In the episode, Minhaj criticizes Saudi Arabia and its crown prince, Mohammed bin Salman, for the murder and dismemberment of journalist Jamal Khashoggi inside the Saudi consulate in Istanbul. He also characterized MBS as autocratic and slammed his war in Yemen. "Now would be a good time to reassess our relationship with Saudi Arabia," he said. "And I mean that as a Muslim and as an American." You can still watch the episode, first released in October, on Netflix in the U.S. and apparently on YouTube in Saudi Arabia. There is some NSFW language, but you can try to figure out which part the Saudis found so offensive in the barred segment (and its December update) below. Peter Weber

November 28, 2018

Defense Secretary James Mattis is defending the Trump administration's response to the murder of journalist Jamal Khashoggi as questions continue to swirl about the CIA's conclusions.

Mattis told reporters Wednesday that there is "no smoking gun" implicating Saudi Crown Prince Mohammed bin Salman in the murder of the Washington Post columnist last month, saying that he has personally reviewed the intelligence that has been collected. But The New York Times reports that the CIA has concluded bin Salman did, in fact, order the killing. CNN backs this up, reporting that the CIA has "assessed with high confidence that the prince directed Khashoggi's murder." When asked if this was correct, Mattis would not answer, simply telling reporters, "There you need to go to the CIA."

President Trump himself has claimed that the CIA "did not come to a conclusion" and they just "have feelings certain ways," reports the Times.

Secretary of State Mike Pompeo also defended the administration's response to the murder in a closed door meeting with senators about Yemen on Wednesday, telling lawmakers that there is "no direct reporting" implicating the crown prince, per CNN. CIA Director Gina Haspel did not participate in the meeting, which Pompeo reportedly said was a decision made by the White House, although a CIA spokesperson denies anyone told her not to attend. Sen. Lindsey Graham (R-S.C.) was not happy about this, saying the meeting was "inadequate" because the CIA did not participate. Watch Mattis' comments below. Brendan Morrow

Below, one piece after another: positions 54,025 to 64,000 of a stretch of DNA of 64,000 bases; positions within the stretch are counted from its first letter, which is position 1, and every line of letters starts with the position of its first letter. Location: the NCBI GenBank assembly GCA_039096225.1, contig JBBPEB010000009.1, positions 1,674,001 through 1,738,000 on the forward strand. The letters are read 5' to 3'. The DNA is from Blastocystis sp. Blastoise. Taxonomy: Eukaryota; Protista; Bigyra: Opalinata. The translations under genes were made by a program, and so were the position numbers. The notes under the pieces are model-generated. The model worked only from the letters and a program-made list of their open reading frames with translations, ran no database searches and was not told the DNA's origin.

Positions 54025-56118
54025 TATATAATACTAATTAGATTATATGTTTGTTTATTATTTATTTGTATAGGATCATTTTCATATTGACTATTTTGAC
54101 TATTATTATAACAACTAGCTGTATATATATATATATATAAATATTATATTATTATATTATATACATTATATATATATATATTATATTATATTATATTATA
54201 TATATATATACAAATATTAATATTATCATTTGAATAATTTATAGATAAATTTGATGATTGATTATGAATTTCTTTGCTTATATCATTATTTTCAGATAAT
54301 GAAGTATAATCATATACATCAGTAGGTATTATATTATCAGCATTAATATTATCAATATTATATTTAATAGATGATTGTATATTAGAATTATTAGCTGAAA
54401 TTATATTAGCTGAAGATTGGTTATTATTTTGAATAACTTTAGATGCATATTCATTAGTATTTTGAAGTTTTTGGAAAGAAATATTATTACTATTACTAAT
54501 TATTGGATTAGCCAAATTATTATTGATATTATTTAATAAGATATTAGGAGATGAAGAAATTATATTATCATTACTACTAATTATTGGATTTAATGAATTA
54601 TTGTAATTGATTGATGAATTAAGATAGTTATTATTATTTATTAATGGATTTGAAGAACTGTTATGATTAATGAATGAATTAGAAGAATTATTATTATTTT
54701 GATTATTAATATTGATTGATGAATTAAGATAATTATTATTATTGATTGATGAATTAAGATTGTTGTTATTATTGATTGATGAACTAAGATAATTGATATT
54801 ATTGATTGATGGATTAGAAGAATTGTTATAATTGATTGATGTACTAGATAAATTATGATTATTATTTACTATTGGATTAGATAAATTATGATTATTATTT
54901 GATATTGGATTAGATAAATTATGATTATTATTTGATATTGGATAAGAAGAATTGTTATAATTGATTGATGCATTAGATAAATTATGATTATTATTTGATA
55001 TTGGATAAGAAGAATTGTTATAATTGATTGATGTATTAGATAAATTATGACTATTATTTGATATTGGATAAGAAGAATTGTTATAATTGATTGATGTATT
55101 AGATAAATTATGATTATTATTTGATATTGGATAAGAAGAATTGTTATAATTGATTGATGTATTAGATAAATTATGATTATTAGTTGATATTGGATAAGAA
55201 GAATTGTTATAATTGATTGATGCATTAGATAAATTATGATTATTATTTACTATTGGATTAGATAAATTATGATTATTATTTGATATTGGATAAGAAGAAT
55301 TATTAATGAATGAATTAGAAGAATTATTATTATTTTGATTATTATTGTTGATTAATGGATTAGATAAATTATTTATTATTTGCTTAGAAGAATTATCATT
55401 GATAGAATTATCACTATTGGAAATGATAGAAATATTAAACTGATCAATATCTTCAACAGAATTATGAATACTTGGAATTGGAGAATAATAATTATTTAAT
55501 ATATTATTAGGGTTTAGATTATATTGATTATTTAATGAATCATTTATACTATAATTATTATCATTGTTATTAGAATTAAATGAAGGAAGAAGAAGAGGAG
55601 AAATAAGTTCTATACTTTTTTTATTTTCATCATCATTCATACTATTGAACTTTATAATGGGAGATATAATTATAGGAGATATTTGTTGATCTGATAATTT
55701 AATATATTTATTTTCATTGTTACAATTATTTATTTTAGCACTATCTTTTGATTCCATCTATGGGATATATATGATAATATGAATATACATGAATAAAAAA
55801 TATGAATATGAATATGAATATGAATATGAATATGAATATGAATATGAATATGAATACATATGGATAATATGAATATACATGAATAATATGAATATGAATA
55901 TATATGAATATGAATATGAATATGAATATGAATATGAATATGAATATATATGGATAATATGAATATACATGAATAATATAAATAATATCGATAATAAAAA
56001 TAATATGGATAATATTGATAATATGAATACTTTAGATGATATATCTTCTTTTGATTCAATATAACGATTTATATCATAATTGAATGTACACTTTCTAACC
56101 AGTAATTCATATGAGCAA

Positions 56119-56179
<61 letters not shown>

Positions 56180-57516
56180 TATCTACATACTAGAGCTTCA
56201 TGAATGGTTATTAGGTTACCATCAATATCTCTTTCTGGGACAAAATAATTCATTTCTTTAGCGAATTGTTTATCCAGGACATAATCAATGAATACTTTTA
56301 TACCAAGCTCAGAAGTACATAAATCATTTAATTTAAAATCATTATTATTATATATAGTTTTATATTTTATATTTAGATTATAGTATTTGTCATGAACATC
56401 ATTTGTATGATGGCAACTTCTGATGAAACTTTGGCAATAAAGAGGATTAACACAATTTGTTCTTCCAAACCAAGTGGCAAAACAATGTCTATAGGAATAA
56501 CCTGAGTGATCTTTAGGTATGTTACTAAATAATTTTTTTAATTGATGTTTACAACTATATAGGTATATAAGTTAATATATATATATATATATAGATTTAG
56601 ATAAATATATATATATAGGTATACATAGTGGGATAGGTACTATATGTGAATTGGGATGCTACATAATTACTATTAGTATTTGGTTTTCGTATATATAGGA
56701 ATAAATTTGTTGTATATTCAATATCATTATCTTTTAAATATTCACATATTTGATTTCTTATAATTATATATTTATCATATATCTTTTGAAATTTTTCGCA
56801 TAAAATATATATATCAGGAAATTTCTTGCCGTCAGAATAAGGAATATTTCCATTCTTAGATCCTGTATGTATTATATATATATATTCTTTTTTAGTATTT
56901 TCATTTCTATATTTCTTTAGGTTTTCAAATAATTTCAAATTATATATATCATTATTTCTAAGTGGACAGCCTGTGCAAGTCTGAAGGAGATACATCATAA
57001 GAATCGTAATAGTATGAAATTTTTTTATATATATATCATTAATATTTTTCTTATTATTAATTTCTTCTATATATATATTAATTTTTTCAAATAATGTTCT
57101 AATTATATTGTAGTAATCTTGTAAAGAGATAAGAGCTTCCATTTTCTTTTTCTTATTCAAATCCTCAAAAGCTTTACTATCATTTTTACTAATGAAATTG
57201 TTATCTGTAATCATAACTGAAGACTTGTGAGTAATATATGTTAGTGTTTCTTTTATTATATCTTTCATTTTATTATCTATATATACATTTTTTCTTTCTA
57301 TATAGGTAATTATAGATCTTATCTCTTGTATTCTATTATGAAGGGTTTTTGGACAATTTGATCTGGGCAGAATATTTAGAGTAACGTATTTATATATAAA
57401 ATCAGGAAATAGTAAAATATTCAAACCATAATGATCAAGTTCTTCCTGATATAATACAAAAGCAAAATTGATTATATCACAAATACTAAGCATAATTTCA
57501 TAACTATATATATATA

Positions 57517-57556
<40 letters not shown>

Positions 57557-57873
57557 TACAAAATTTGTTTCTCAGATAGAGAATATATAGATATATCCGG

November 27, 2018

National Security Adviser John Bolton on Tuesday dismissed the idea that he should listen to the tape of journalist Jamal Khashoggi's murder.

When asked if he has listened to audio of Khashoggi being killed at the Saudi consulate in Istanbul, Bolton said he hasn't, and he doesn't see why that's necessary. "I guess I should ask you, why do you think I should?" Bolton shot back to the reporter at a press briefing. "What do you think I'll learn from it?" Bolton said the reason he hasn't listened to it is that he doesn't speak Arabic. When a reporter suggested he could listen to it and make use of an interpreter, he said, "Well, then I can read a transcript."

Bolton later said that he has been informed about the "substance of what's in" the tape. CNN's April Ryan in a follow-up suggested that if he listened to the audio recording, he could "hear the emotion, and a translator could help you understand what happened," but Bolton said he is "very satisfied that we know what the tape picked up." President Trump previously said that he did not want to listen to the tape of the murder because it is a "suffering tape." The Trump administration is currently sticking by Saudi Arabia and claiming there's no evidence that Crown Prince Mohammed bin Salman was involved in the murder, a position White House Press Secretary Sarah Huckabee Sanders maintained, saying there has been no "definitive evidence" from the intelligence community. Watch Bolton's comments below. Brendan Morrow

November 19, 2018

During an interview with Fox News that aired Sunday night, President Trump said he will not listen to the tape recording of the killing of Saudi journalist Jamal Khashoggi.

Khashoggi, a Washington Post columnist living in the United States, was killed last month inside the Saudi embassy in Istanbul. The Turkish government has supplied the audio, Trump told Chris Wallace, adding that listening to it won't change how he decides to respond. It's a "suffering tape, it's a terrible tape," Trump said. "I've been fully briefed on it, there's no reason for me to hear it. I know everything that went on in the tape without having to hear it."